March 16, 2012
Judge Orders Google To Help FBI Unlock Alleged Pimp’s Smartphone
A federal judge has given the go-ahead for an FBI warrant that will require Google to assist the federal agency in cracking into the Android cell phone of a suspected pimp currently under investigation for his role in a federal human tracking investigation.
FBI agents confiscated one of suspect Dante Dears´ smartphones in mid-January believing it to contain important contacts and leads for the investigation. After several weeks of futile tinkering, however, specialists with the FBI Regional Computer Forensics Lab (RCFL) were not been able to crack the device´s sophisticated pattern lock despite numerous attempts.
Frustrated and losing precious time, federal investigators turned to a Southern California district court for help this week, requesting that the judge issue a warrant that would force Google technicians to hand over the proverbial keys to the ironclad gadget, including “any and all means of gaining access” to “the complete contents of the (phone´s) memory,” said FBI agent Jonathan Cupina.
That information specifically includes:
• The user´s name, address, Social Security number, account login and password
• “All e-mail and personal contact list information on file for cellular telephone”
• A complete Internet search history including the time and duration of every website visited by the subscriber and any stored GPS data
• A record of every text, photo and video message ever sent or received by the phone
• Any e-mail addresses or instant messenger accounts used on the phone
Yet while the FBI has diligently followed legal protocol in first requesting the warrant for seizing and then unlocking the phone, a handful of legal and cybersecurity experts are questioning the legality of using information from the phone that was sent or received after it was seized.
According to Christopher Soghoian, a graduate fellow at the Center for Applied Cybersecurity Research and Ph.D. candidate in the School of Informatics and Computing at Indiana University, the FBI could eventually encounter a problematic legal technicality if they try to use this information in trial.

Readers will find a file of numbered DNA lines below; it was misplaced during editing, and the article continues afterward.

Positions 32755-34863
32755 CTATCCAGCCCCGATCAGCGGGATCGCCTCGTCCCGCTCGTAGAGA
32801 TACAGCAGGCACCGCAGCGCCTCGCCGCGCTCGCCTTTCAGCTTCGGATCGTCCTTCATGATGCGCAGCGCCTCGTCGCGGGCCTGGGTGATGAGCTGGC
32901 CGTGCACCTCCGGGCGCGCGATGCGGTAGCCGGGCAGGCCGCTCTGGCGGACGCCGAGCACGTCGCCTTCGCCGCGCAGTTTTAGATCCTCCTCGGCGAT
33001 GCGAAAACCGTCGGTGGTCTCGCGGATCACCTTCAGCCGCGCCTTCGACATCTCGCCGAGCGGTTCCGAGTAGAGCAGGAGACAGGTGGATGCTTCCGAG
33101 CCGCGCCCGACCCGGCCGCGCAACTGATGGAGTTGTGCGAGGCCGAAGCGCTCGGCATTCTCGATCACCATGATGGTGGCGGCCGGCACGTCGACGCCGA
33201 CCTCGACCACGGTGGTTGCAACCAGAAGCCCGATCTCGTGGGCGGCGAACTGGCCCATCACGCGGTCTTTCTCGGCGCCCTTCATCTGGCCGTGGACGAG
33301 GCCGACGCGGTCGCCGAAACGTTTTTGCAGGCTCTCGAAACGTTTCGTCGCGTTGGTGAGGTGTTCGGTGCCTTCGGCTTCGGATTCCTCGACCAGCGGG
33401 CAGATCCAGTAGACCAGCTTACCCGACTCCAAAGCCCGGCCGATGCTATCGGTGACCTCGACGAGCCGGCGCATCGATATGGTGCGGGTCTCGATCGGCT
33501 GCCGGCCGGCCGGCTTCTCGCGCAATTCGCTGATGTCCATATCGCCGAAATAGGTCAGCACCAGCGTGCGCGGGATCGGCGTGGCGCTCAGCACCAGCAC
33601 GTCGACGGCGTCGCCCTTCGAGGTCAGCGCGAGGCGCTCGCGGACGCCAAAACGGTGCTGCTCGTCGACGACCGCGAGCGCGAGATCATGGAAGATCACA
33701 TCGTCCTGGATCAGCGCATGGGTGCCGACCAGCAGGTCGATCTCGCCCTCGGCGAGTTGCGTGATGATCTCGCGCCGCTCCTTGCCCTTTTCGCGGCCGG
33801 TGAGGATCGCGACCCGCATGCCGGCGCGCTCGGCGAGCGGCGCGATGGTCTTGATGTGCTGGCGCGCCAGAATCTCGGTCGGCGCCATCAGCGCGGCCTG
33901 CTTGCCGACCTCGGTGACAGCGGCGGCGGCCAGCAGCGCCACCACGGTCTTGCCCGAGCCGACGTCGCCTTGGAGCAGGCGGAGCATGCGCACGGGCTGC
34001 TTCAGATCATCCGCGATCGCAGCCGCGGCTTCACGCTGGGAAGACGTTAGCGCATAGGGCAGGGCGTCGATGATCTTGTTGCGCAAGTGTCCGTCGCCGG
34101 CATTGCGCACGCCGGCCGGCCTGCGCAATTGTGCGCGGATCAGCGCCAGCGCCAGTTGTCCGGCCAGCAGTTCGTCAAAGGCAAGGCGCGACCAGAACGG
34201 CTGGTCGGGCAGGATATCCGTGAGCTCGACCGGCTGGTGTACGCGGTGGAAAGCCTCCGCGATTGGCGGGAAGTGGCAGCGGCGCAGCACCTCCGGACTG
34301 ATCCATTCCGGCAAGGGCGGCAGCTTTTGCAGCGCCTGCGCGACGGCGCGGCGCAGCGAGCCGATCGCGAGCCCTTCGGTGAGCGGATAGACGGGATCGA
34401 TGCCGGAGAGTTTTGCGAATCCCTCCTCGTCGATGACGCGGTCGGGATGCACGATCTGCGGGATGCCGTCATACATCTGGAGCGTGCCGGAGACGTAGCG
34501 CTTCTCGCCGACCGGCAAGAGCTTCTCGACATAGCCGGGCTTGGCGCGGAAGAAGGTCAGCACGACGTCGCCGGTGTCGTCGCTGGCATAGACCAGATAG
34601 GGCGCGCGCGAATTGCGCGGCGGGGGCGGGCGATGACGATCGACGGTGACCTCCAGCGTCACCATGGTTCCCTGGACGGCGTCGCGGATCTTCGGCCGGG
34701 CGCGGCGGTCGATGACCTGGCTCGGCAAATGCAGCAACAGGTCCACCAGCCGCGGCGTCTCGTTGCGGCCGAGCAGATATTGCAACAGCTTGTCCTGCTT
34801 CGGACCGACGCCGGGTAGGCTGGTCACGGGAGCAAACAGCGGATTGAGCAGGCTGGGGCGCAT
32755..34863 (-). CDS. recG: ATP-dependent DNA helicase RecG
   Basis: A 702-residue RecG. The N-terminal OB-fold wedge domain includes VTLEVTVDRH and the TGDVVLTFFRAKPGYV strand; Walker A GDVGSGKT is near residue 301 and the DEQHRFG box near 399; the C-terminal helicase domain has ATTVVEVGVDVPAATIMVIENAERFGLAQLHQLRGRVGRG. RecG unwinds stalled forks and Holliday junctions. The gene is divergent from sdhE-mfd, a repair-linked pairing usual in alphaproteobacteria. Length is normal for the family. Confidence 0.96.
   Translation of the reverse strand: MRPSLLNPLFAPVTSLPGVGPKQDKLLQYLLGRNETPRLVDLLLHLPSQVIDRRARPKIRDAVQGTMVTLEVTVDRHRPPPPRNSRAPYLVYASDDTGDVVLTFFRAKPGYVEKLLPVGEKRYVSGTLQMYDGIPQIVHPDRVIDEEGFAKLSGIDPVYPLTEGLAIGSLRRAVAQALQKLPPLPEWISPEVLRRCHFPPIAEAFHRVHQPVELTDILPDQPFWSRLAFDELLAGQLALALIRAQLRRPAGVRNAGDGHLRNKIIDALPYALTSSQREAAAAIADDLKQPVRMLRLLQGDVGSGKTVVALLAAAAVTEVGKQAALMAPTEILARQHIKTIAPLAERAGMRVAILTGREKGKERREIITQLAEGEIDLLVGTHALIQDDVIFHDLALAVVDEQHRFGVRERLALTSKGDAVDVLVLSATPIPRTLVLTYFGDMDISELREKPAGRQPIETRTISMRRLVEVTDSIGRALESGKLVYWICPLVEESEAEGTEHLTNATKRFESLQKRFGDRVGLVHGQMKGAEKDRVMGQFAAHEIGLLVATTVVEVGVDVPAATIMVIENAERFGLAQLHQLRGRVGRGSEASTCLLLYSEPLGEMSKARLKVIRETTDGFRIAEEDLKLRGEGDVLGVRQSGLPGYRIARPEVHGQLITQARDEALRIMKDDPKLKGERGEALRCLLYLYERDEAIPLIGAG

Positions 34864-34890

As Soghoian points out on his blog Slight Paranoia, if the FBI is able to obtain incriminating evidence sent or received on the phone after it was confiscated, it may not be permissible in court because this would mean that the phone had been used as a surveillance device — and for that, the agency does not have a warrant.
This, however, seems to be a fairly remote possibility.
Although the FBI requested in its warrant application that its efforts to obtain evidence on Dears and the prostitution ring from the smartphone be kept on hush-hush, the news obviously leaked somehow.
It now seems highly unlikely that Dears was unaware that the FBI would be searching his phone for leads, and there´s a good chance that the alleged pimp has already taken measures to erase any potentially incriminating information stored in the cloud.
Dante Dears was arrested in 2005 for pimping teenage prostitutes and beating a 15-year-old girl. After his release last year, investigators say Dears resumed management of the L.A.-based organization “Pimp Hoes Daily”(PhD), of which he is purportedly a founding member.
The FBI´s court filings refer to PhD as “a criminal street gang.”
Mr. Dears maintains that the smartphone in question does not belong to him and repeatedly refused the FBI´s requests to help them unlock it.